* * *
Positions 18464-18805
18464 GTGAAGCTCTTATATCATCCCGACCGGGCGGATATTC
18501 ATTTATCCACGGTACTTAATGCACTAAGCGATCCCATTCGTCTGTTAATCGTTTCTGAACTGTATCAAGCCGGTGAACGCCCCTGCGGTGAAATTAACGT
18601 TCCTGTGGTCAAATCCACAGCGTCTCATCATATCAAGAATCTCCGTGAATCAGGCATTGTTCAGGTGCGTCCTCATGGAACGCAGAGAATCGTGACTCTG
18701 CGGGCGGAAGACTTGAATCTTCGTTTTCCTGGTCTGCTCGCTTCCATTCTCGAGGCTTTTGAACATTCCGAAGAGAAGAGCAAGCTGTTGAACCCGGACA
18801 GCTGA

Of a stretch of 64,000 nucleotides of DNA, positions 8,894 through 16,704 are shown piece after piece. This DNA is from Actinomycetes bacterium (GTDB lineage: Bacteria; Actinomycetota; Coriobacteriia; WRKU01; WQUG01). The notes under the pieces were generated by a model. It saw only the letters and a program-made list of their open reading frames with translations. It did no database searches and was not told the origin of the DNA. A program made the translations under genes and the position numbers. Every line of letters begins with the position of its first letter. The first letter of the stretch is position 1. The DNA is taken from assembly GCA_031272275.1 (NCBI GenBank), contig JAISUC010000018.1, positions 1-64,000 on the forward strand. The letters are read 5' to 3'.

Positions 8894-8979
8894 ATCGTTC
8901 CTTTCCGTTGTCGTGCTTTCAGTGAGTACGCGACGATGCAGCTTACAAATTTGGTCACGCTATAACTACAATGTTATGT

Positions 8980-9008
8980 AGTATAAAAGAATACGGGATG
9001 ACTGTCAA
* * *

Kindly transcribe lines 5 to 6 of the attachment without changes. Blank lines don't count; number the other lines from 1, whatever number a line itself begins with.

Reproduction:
18701 CGGGCGGAAGACTTGAATCTTCGTTTTCCTGGTCTGCTCGCTTCCATTCTCGAGGCTTTTGAACATTCCGAAGAGAAGAGCAAGCTGTTGAACCCGGACA
18801 GCTGA